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Sharing bedrooms is a fact of life for many and can have a lot of advantages as well. The time spent in the room can create the best of memories and instill a sense of closeness that carry with children for a lifetime. My little ones beg – and I mean BEG – to sleep together. The problem? They treat it like a sleep over, giggling, singing and whispering into the wee hours. Overall, not conducive to a good night sleep, so we reserve it for a treat on the weekends.
If space is at a minimum and children are at a maximum, having separate bedrooms just can’t happen. So, here are some beautiful solutions:
The best idea when you don’t have a lot of space is to go up and use as little of a footprint as possible. Plus, children need the precious floor space. Leave no dead space, as illustrated by the drawers below the mattress – however, they could have done something on top too, albeit a wedge.
If you saw my post Pretty in Pink, you saw the the interior design I did for my daughter’s room, which included architectural details and carpet tiles that I made.
Since our second floor is hardwood, when I started planning the design, I searched for rugs, but I couldn’t find whimsical rugs in the sizes that I needed for her bedroom and sitting room. This turned my search to carpet ties, which yielded two things: my shock at the price ($10-$80 a tile) and dismay at the lack of the appropriate sizes and shades. I thought one of the main benefits of having carpet tiles (for me anyway) was that if they got stained beyond repair, you could pop them out and replace them cost-effectively.
Our children’s rooms have gotten more time and attention architecturally and design-wise than our master bedroom, so this post is self-serving, because I would like to address our room at some point. Our foyer is next on my list, followed by adding crown and ceiling molding in several rooms and creating a playroom for the girls. I like to mull projects over and research them extensively.
So let the mulling begin:
A dramatic bedroom of red, black and white…and pink (?), which I would lose. I like just the 3 colors better for drama.
Kids definitely shouldn’t have all the fun! Grown ups like to feel nestled, protected, and imaginative too, like we’re in a fort. So move over girls, we’re taking that image back from little girls and put it squarely where it rightfully belongs: with us adults! We’re not heartless though; we will give them some blankets to make their own tents 😉
The finish on this bed frame looks like an antique mirror and the details on the headboard are so attractive.
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Not having any boys, it would take a lot of thought for me to design a boy’s room, but I have at least two readers that I know of who have three boys! So after spending a little time on girls’ rooms, I wanted to give the boys some attention too.
I’ve selected pictures ranging from rooms from whimsical to classic. But first, my dream room:
This room is beyond luxurious! The dark, moody walls, the rich leather headboard with nail head trim and shiny brass lamp and clock exude a classic, rich look. Although this room is very high-end, there are ways to emulate the look without spending the thousands that were here.
This would also make a beautiful, masculine guest bedroom or master for a bachelor.
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That’s what little girls are made of. So why shouldn’t they have a sweet room to rest the heads? Children’s rooms let you tap into your inner child and, regardless of your budget, there are ways to create looks that are very special.
Maybe because I grew up during the “preppy” craze and lived by the Preppy Handbook, my favorite color combination is pink and green.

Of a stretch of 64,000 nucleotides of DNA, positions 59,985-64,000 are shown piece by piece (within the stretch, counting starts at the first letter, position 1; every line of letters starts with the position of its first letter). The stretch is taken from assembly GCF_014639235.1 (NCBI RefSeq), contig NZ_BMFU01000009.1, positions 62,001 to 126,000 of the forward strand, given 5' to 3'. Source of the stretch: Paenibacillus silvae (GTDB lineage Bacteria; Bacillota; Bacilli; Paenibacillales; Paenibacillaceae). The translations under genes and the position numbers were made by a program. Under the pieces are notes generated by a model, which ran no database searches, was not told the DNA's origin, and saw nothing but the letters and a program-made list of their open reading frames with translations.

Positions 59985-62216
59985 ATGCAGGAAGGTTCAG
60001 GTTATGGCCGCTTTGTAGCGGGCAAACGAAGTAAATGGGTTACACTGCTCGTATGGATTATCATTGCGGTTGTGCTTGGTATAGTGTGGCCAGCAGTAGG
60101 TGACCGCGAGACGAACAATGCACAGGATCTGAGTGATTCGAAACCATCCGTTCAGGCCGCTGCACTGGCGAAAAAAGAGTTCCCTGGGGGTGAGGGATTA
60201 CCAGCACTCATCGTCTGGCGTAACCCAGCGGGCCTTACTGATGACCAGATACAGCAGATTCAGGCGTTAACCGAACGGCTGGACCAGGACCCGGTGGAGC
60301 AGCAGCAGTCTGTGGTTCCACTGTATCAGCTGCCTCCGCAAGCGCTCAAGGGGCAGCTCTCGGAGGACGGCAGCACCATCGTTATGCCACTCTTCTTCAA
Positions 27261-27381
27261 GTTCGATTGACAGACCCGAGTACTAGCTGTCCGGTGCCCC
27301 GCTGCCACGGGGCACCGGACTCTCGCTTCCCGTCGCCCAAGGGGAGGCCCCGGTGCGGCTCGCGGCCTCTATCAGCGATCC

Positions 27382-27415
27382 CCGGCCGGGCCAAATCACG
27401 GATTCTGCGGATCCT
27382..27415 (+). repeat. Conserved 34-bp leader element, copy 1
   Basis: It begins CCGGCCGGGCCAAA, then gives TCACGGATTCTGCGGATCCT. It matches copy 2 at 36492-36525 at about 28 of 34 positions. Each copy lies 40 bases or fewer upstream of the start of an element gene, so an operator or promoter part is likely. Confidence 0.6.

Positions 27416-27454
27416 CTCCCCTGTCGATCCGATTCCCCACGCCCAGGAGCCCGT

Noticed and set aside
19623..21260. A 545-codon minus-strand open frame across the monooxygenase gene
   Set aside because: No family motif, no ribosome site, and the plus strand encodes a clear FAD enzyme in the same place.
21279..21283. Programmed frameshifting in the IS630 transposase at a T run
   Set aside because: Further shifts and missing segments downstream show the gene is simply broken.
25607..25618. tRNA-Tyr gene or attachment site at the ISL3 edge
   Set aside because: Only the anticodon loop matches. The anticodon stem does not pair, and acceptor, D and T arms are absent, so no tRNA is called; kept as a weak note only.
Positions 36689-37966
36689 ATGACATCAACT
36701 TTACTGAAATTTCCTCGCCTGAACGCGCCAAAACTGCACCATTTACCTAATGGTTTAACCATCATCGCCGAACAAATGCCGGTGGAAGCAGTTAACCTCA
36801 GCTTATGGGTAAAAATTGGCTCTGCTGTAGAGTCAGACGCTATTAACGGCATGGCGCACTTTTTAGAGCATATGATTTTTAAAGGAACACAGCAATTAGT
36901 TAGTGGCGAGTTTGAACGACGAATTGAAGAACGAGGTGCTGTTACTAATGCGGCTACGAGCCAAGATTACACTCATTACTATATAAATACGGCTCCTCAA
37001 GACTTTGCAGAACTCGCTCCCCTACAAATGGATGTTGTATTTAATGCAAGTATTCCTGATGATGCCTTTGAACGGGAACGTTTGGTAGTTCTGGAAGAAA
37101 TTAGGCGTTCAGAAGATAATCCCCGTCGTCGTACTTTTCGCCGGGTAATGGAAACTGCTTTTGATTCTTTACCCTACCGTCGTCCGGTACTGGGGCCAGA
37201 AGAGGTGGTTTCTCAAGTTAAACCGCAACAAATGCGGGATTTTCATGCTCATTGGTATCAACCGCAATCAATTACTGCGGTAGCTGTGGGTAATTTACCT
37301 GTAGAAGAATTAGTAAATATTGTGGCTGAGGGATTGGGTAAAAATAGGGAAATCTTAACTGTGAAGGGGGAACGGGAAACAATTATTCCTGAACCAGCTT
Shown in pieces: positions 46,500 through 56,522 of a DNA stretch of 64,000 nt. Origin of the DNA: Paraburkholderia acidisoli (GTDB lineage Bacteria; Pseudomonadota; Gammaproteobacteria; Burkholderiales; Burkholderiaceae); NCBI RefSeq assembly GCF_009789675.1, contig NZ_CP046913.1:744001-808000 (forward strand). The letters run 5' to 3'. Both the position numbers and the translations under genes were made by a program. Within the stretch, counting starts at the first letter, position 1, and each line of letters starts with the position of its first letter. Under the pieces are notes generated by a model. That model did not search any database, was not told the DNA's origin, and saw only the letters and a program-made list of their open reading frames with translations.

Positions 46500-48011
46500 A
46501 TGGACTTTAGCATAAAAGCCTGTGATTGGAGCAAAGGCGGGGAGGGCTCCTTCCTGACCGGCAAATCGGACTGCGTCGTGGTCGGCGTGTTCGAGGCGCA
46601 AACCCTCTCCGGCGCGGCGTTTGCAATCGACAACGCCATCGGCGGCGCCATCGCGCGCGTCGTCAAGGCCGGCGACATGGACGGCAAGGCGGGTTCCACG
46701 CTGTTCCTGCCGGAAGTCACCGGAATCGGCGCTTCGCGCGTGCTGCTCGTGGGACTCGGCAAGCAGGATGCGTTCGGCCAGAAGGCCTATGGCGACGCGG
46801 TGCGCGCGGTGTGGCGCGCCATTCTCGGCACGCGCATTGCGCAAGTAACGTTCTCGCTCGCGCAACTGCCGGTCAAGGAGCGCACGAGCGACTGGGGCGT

Drool, drool, DROOL!!! The fabric on the chair is gorgeous! And I love storage – there is never enough – and dead space or under-utilized space drives me nuts! A window seat can be built with bookshelves to create a reading nook like this, although I would probably install a pretty iron window grille to ensure that there are no accidents. Maybe like this, which I found for $29:
But I would paint it white.
For the little girl who is a princess….
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While I work on my posts for how to make the carpet tiles and cornice boards, I thought I would dig into my files and show you some adorable, simple and inexpensive projects that I thought worthy of saving for future consideration.
Before flat screen TVs, many tried to hide their TVs in armoires. Now, those that bought flat screen TVs are trying to get rid of them!
I searched Craigslist while doing this post, just to see, and there were hundreds of armoires, many of them for free! Try to imagine them with a coat of paint, molding added to the top, different door knobs, added shelves, etc.
Finding one this wide would require patience, but what child wouldn’t love a little nook like this?
Children adore hiding spots, so another option for an armoire, if you can find one with full length doors, is remove the back and place it in front of a door, so it’s a “secret” entrance, whether to a closet or a room.
There were a couple of comments from my Pretty in Pink post, which showed my daughter’s room, regarding readers redoing their daughters’ rooms, so I thought maybe some pictures of additional children’s room may help.
Now, before everyone turns away that is not redoing a child’s room, keep in mind that all interior design photos can show something that can be used in a different application. For example, the first picture has things that would be great for a master bedroom!
Instead of lamps on either side of the bed, there are low-hanging chandeliers! This ingenious idea frees up room on the night side tables, which is especially important if space is at a premium. Now, how many people have the wiring for this though? No one! Luckily, there are plug in chandeliers and ways to address the cord so that it is not an issue.
The stacking of the pictures is also a beautiful feature of this room and would work not only in a master bedroom, but also above most pairs of side tables.
Following up on my previous post, A Peek into My Daughter’s Room, I finally took pictures of one of my little girl’s rooms that were semi-decent. Taking pictures is a skill that I lack!